Doron Luder, vice president sales of the collaborative travel selling platform Joyned delivered a Digital Masterclass at the annual event in London last month
Travolution Summit 2023: Focus on experiences to burst travel's e-commerce bubble
The travel industry has an opportunity to transform for the coming digital age by understanding that they are in the business of selling experiences rather than destinations.
Delivering a Digital Masterclass at the Travolution Summit, Doron Luder, vice president sales of the collaborative selling platform Joyned, said travel remains stuck in a legacy e-commerce bubble.
He said the reason why OMG! Is the biggest selling category on Airbnb is that millennials and GenZ are more interested in the experience and that deciding what to do and where to go is an innately collaborative exercise.
When you last bought a holiday how many conversations did you have about that holiday? How many interactions? How many different times did you discuss it with other people? How many people did you discuss it with?
“Was it something that you did by yourself in a vacuum, in a silo? Was it a conversation? Was it a decision-making process that you had with other people? Did you do it collaboratively? Or did you do it independently individually?
“A study by Amadeus has shown that 80% of worldwide trips are done together. And that means that an individual, whether they're travelling by themselves, whether they're travelling in a group, they require input.
“And they require input from other people, whether it's a social validation that they need, a second opinion, where there's another decision maker, or stakeholder or a sponsor, whatever it might be, of that holiday. They're doing it together. They're doing it in a group, typically.”
Luder said the first retailers that emerged at the dawn of the internet, like Amazon, approached the problem as though it was a warehouse offering the most varied and extensive selection of products available all on one screen.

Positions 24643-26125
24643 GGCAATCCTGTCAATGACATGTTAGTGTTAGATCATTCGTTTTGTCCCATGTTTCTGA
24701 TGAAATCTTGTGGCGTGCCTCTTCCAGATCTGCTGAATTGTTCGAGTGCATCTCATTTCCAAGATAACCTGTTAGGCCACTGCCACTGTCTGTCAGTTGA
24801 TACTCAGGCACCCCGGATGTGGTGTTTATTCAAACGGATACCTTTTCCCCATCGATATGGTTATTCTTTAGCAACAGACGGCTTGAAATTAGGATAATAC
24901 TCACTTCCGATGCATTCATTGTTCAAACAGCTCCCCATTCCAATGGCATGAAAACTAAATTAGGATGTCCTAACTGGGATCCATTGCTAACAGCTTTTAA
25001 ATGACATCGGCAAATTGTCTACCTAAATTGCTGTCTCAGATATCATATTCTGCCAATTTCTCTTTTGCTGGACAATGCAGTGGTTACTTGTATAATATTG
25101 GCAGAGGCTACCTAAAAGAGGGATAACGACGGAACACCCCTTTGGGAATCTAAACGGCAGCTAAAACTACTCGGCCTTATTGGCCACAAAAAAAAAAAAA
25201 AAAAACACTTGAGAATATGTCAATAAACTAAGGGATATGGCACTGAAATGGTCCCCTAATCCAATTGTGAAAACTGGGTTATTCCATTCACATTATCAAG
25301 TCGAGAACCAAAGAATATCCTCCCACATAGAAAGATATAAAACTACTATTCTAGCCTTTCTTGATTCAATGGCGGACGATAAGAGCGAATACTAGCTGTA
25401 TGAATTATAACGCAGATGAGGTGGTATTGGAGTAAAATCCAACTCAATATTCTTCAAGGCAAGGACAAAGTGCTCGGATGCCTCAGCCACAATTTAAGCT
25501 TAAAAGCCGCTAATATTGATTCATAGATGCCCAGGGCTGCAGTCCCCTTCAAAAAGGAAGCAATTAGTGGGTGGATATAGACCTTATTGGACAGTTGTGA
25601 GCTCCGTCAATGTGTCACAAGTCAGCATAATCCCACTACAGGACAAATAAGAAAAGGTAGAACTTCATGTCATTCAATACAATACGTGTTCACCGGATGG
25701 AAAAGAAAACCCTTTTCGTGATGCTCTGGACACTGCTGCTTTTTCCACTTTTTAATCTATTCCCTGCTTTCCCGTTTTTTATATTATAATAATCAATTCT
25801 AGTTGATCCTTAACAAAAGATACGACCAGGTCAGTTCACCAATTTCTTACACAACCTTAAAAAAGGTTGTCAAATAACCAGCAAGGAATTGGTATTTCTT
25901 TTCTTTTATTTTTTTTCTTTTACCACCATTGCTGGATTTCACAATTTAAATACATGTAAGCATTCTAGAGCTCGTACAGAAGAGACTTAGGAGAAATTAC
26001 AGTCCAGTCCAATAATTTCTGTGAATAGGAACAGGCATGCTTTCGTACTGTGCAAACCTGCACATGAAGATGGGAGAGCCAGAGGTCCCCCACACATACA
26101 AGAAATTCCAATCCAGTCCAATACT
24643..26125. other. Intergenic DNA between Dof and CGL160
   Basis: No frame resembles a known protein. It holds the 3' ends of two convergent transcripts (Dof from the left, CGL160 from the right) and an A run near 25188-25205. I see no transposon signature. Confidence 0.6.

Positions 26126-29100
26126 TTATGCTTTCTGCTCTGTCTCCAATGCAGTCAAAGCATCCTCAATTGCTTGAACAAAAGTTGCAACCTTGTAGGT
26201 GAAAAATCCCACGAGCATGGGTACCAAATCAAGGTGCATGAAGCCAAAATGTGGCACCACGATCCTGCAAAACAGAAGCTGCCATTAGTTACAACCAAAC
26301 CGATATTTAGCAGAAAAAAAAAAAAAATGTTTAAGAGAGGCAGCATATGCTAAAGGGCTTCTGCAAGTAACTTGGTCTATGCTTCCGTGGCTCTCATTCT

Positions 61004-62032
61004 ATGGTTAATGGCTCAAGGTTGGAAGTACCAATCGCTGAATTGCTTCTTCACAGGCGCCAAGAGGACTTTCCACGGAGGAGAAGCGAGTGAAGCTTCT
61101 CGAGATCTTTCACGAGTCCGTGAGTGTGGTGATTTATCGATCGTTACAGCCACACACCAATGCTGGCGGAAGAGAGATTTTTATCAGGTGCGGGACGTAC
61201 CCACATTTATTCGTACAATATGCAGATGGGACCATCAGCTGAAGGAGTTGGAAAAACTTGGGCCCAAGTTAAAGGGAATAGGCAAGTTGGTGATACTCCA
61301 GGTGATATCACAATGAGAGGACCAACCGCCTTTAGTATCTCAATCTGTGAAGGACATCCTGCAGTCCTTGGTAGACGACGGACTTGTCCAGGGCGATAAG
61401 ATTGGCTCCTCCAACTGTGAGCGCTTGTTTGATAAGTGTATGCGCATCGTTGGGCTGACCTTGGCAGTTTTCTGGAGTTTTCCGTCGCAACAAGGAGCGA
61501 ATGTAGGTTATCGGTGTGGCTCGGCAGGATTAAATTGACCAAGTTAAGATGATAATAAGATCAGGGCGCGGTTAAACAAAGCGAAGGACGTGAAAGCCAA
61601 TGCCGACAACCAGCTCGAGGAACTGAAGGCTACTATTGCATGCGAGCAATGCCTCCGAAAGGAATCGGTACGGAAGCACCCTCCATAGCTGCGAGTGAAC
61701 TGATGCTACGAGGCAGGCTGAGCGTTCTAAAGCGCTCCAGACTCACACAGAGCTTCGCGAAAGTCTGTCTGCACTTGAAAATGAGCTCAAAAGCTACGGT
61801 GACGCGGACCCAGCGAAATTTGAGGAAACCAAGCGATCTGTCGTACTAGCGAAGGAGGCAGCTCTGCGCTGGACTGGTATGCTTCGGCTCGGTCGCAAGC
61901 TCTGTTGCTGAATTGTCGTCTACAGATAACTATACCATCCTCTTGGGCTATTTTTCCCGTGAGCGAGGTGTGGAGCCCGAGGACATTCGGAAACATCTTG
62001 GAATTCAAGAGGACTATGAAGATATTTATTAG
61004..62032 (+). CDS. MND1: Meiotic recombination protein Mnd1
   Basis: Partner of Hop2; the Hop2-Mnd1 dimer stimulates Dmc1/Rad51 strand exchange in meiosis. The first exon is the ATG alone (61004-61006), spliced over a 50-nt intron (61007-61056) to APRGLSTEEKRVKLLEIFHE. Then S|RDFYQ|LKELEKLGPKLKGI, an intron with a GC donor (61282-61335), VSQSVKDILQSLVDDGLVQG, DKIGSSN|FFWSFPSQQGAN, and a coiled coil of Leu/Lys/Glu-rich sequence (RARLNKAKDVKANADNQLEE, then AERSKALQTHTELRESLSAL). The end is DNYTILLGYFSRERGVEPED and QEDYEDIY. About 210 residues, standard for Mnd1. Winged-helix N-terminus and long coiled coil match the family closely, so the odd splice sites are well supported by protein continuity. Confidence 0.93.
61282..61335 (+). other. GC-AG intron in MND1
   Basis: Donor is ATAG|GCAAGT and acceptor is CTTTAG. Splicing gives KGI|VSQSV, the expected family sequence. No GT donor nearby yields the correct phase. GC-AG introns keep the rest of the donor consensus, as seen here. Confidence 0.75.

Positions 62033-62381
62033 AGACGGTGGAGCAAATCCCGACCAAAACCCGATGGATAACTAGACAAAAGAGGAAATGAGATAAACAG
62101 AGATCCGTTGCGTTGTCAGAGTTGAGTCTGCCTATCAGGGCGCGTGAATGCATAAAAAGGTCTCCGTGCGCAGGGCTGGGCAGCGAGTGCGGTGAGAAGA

“That created a huge opportunity and a second wave of start-ups who came and started building their e-commerce platforms on that model,” Luder said.
“But the challenge that we had in the travel industry is that people don't buy travel like they buy books. Books are physical things, they are solo purchases people might require a recommendation at the start but are based upon a personal, individual preferences.
“Whereas the travel industry is built upon experiences. People are not looking for a physical thing that can be purchased functionally and online as efficiently as possible. They want to dream. They want to find out more about what's out there.
“This is the first challenge we have in the travel industry. The second challenge is the new generation has come, whether it's millennials or GenZ, and this is a generation which is social first.
“This is a generation that wants to be sold to. Eighty two percent of GenZ and millennials ask their friends or family before they make an online purchase. And the types of purchases that they're making a completely different than previous generation.
“The reason Airbnb’s largest category is OMG! is because people are coming online and they're not looking for destinations, they're looking for experiences.”
Luder added: “So the opportunity is there when you start to get into the mindset that we are selling experiences and not destinations.”
The third challenge travel has is that many people see travel as not just a one-off experience but as a transformative lifestyle change
Sometimes they see travel as a journey, as a life journey,” said Luder. “And actually they're seeing it as a transformative experience. It could be that they're transitioning from one stage in their life to another.
“It could be that they are transitioning from one personal relationship or a personal situation, and travelling, going to a new place, is a way to help that transformative process.
“This comes back to the idea of travel being a transformative experience. It's an immensely powerful idea that can be leveraged by the travel industry.”